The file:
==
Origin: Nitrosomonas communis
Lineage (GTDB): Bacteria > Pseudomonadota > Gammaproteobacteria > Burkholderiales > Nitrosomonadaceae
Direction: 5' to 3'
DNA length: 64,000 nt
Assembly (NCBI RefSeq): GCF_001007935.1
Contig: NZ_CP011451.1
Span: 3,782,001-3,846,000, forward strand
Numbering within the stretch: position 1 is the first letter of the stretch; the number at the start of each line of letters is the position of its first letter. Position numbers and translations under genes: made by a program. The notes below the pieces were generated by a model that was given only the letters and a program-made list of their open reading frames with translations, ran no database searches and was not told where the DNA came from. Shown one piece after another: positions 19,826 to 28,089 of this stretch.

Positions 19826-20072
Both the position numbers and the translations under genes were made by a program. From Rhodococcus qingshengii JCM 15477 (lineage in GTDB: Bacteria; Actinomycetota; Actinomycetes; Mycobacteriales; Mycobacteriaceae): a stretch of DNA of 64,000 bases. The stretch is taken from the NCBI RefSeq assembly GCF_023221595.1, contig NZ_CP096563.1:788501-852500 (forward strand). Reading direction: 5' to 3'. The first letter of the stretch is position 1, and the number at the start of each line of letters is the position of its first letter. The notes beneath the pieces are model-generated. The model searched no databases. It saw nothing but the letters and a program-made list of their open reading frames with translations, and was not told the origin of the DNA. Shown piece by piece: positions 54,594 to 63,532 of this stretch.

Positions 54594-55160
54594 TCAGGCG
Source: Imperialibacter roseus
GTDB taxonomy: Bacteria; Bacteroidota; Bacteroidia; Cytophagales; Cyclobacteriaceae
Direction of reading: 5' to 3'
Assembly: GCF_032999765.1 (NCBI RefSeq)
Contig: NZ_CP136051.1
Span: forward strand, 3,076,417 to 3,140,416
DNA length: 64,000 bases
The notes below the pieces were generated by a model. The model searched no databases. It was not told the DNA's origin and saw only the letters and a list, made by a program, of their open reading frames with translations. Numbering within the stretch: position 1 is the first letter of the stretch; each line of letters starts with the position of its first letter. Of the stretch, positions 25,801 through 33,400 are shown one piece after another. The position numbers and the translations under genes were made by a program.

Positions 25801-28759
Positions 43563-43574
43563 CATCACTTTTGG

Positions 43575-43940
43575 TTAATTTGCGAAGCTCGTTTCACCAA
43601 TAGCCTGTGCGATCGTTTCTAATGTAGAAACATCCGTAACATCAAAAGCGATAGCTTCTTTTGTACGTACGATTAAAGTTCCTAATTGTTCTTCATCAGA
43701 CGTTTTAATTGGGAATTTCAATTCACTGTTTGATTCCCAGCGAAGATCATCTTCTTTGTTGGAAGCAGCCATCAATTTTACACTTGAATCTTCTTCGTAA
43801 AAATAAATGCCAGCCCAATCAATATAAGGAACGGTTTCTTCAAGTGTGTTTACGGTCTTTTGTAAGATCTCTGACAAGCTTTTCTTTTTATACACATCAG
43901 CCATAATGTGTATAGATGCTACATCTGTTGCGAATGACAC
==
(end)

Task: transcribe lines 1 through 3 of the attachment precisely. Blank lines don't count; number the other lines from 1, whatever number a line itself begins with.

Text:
Origin: Nitrosomonas communis
Lineage (GTDB): Bacteria > Pseudomonadota > Gammaproteobacteria > Burkholderiales > Nitrosomonadaceae
Direction: 5' to 3'